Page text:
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Somaliland lobbies other African states for recognition




Somaliland is lobbying neighbouring East African states to push for its recognition by the international community. This week, ahead of its 28th independence anniversary celebrations, the administration is hosting several delegations to demonstrate its nationhood.

On Saturday, Somaliland will mark 28 years of self-declared independence from Somalia. A big celebration is planned, but like previous celebrations it will be just another day for the international community, which has refused to recognize Somaliland. But Somaliland is not giving up.

Using quiet diplomacy to lobby neighbours to push for its recognition, on Thursday, a delegation from the Ugandan parliament listened to Somaliland Members of Parliament make their case for international recognition.

Somaliland MP, Abdurahman Atan, says that they have done their part of the work.

“It’s very painful really because we have done our own part of the work; we have made peace, we have made institutions that work and the international community is looking the other way.”

This time, they seemed to have won the hearts of the Ugandans. Uganda MP, Violet Akurut, says that they want to ensure the Ugandan President recognises Somaliland.

“The message we are taking back is first to ensure that our president, Yoweri Museveni, recognises Somaliland. Once he does that, then our country would have recognise Somaliland and since we are members of the African Union, it will be easy at that level to lobby for recognition of Somaliland.”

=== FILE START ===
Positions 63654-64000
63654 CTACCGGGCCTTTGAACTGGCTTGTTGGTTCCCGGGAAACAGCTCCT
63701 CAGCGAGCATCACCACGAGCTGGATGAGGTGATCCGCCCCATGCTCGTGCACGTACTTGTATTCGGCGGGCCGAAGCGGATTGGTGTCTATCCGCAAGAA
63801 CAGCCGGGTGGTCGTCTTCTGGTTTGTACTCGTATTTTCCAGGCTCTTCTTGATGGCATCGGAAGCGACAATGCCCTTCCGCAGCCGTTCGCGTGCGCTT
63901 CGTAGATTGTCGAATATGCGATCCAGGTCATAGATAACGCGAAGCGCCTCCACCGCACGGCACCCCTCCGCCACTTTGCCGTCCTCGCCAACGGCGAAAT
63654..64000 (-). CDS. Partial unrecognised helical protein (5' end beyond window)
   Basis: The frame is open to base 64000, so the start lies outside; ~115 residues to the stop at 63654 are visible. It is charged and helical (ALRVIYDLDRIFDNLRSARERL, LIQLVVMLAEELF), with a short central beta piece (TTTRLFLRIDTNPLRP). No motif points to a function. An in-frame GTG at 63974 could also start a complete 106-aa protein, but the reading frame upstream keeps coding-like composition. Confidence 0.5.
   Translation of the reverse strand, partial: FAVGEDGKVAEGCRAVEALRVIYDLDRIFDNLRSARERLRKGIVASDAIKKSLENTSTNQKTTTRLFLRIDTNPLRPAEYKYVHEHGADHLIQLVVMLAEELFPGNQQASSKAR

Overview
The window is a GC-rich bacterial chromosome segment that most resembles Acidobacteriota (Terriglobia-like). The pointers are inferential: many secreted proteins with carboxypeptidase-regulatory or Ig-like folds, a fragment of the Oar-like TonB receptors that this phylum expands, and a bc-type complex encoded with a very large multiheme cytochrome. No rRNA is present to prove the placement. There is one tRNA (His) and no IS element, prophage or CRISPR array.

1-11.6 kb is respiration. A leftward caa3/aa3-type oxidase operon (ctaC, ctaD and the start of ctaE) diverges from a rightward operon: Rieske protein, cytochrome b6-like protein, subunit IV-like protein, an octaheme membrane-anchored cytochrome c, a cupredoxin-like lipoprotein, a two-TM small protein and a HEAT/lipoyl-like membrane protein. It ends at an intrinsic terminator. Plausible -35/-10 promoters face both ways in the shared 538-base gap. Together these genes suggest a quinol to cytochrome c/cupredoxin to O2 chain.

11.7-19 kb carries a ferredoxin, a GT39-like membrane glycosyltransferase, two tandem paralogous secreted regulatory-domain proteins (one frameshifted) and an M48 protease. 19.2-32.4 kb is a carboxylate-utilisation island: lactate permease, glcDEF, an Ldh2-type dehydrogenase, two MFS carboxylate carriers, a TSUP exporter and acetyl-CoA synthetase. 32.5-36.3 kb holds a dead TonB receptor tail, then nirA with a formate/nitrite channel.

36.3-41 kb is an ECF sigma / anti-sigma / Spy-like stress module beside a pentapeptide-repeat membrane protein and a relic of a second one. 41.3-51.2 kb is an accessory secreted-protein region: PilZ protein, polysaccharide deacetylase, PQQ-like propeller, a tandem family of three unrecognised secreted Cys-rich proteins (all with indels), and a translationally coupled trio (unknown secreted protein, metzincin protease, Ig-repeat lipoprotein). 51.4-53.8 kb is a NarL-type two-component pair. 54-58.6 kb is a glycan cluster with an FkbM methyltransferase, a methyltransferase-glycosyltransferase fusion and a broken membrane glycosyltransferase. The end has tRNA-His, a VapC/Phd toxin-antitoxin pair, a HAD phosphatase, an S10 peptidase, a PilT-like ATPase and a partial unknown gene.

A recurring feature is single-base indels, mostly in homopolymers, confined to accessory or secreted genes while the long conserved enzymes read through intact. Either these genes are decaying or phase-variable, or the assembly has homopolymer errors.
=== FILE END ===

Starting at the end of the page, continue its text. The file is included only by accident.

Somaliland was once a British colony united with Italian Somalia in 1960. On 18 May 1991, Somaliland declared its independence from Somalia following a civil war that led to removal of dictator Siad Barre.

They are talking about Pandora’s Box

Somaliland policy advisor, Mohammed Mohamoud, says that the unity between Somaliland and Somali has failed.

“In the first place in 1960, Somaliland united with Somalia and then that unity has failed and Somaliland people decided to withdraw that unity from Somalia.”

Somaliland now issues its own passport, has its own currency and a flag. It has managed to remain peaceful despite an on-going civil war in Somalia; Somaliland has held regular elections since 2003.

The African Union and the United Nations have, however, refused to recognize the breakaway nation, tying its fate to Somalia’s final say.

Atan says the unions fear that, by granting Somaliland independence, other African regions will also seek the same.

“They are talking about Pandora’s Box; if for example they recognise Somaliland, they think other African regions will also ask for independence. But that’s not true; Somaliland has been an independent country before they joined Somalia.”

Although it has diplomatic representation in several countries, lack of international recognition means it cannot access aid or loans from multilateral institutions like the International Monetary Fund (IMF) and the World Bank.


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